We randomly interviewed a few partcipants from all over France (Grenoble, Lyon, Nancy, Rennes, Greater Paris) as well as abroad (Slovenia, Italy, Spain) attracted by the program and the spirit of the event. Eliott (24) works in a construction agency but doesn’t feel invested in his professional activity; Bellastock compensates for this lack. Paul (23) is studying product design, for services and for communities, at ENSCI in Paris; at Bellastock, he is interested in “how to build, how to acquire tools by improvising and collaborating in a community where you don’t know anyone”. The two were working on a plot together.
Aude (25) works at Plateau Urbain, a cooperative for transitory urbanism and partner of Bellastock. She is committed to the issues raised by the festival and has long shared its ambitions. Sarah (24) is a re-oriented architecture student in Grenoble; her professor works at Bellastock, so she came to observe the site. She sees contemporary architecture as “a way to change the game by learning differently”. Next to her, Mélanie (18), is happy to be on site: “In architecture school, we’re sometimes off-the-field, rarely on site. Here we learn concrete things, even on a small scale, we get our hands dirty. It’s a way of going from theory to practice with an ecological and eco-conscious approach.”
One might assume that Bellastock’s ephemeral population is mainly made up of students in architecture or urbanism, who work in agencies or make new things, but it’s hardly the case. During these four days, we met musicians, visual artists and even a baker! This aura surrounding Bellastock is also a result of the team’s many mediations and communications. Aubinais recalls how, “after 16 years of activity, the Ministry of Culture said to us: ‘It’s great to question ways of teaching, developing a perennial project on site. Now how could we help other students to benefit from the educational tools and reflections that you have carried out all these years?’” So they discussed establishing a school for hands-on experience. Modeled after the Grands Ateliers held in Auvergne-Rhône-Alpes in the 1990s, where earth specialists developed these kinds of school projects for learning-by-doing, Bellastock re-localized an experimental space in Greater Paris dedicated to the six local architecture schools.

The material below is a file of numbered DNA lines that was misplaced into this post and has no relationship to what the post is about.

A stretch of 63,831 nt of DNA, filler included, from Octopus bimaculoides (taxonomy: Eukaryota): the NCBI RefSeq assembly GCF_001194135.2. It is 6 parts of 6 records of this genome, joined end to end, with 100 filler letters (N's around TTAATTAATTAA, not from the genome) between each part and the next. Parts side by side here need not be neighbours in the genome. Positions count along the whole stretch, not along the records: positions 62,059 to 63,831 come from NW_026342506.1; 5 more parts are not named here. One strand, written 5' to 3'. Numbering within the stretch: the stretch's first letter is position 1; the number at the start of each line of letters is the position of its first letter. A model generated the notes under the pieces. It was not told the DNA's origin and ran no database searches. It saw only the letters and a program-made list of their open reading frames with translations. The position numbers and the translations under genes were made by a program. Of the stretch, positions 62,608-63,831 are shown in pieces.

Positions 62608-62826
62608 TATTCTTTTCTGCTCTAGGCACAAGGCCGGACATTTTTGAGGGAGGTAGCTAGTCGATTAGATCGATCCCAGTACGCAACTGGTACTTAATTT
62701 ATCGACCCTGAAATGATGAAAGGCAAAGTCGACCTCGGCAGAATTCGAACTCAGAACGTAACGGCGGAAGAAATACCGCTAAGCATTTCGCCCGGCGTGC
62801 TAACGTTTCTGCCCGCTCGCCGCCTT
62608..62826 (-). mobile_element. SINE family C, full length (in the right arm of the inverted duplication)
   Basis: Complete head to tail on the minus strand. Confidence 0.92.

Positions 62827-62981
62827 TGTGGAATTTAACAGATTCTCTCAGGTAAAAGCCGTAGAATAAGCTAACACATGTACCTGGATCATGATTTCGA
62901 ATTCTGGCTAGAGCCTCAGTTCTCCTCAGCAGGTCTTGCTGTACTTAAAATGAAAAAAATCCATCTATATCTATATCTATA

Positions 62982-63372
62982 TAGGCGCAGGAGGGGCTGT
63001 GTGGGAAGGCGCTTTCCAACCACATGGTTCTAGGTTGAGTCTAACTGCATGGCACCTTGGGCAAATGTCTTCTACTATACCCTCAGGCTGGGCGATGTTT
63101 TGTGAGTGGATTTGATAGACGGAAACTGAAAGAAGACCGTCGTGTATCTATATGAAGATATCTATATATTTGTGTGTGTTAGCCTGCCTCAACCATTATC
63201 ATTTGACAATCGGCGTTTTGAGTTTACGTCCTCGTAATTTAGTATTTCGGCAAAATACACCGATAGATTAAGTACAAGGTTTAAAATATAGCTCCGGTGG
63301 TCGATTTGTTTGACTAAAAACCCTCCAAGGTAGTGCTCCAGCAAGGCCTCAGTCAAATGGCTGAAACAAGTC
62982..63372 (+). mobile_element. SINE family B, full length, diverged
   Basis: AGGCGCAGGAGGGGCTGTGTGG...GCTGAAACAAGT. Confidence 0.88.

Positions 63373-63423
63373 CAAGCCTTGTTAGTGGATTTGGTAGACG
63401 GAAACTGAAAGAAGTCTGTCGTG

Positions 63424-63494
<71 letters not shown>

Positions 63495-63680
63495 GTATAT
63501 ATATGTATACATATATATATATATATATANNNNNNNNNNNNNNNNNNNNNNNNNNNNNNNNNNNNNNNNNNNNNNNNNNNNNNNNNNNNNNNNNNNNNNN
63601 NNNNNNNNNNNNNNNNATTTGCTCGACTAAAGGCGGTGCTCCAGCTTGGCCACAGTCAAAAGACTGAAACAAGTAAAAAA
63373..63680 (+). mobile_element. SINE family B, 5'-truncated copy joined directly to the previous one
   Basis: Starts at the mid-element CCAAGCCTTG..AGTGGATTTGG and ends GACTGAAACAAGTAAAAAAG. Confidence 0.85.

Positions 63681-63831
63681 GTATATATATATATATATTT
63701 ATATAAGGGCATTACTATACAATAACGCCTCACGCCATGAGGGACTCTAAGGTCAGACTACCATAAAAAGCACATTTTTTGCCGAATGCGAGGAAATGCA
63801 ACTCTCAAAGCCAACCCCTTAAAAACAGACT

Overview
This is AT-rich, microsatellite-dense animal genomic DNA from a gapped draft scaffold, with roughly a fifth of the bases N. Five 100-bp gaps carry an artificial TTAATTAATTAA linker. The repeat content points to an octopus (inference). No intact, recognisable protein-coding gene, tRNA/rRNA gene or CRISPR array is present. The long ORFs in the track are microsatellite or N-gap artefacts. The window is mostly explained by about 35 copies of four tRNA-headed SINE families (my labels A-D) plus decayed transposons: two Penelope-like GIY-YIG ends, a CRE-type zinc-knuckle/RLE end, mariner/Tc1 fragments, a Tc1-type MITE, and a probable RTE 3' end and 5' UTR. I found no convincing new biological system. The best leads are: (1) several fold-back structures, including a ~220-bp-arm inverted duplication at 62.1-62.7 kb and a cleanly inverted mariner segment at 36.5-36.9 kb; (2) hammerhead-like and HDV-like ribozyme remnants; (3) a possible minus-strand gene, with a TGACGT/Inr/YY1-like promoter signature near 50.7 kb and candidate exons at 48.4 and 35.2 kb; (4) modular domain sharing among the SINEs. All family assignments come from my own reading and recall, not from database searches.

“All these energies and initiatives culminated in CAAPP (Centre Art Architecture Paysage Patrimoine), whose objectives are simple: to cross disciplines so that landscapists, artists, architects and designers collaborate on projects; to welcome both young people in training and professionals; to develop the space into a school anchored in the locality,” Aubinais continues. Three years later, CAAPP is now a true experimental laboratory for contemporary issues such as recycling, ecology and our relationship with the living world.
Conviviality, as we saw, means building together, making a community. This also involves art and culture. “We offer various cultural events, exhibitions, theater, film, dance,” says Aubinais. “We try to link the site to a rich and varied cultural component, where we invite the participants to propose activities for visitors.” Among the participating artists: Hydropathes, a collective that gave parties on the banks of the Seine; Benjamin Dogon and his Zygophone, a sound systen that interacts with plants; Edina Tokodi and Mileno Guillorel-Obrégon, who interpreted the notion of conviviality during their residency at CAAPP.
Benjamin Dogon, Zygophone, 2020:
Maxence Grugier is the Chronicler-in-residence of Rewilding Cultures, a project co-funded by the Creative Europe programme of the European Union.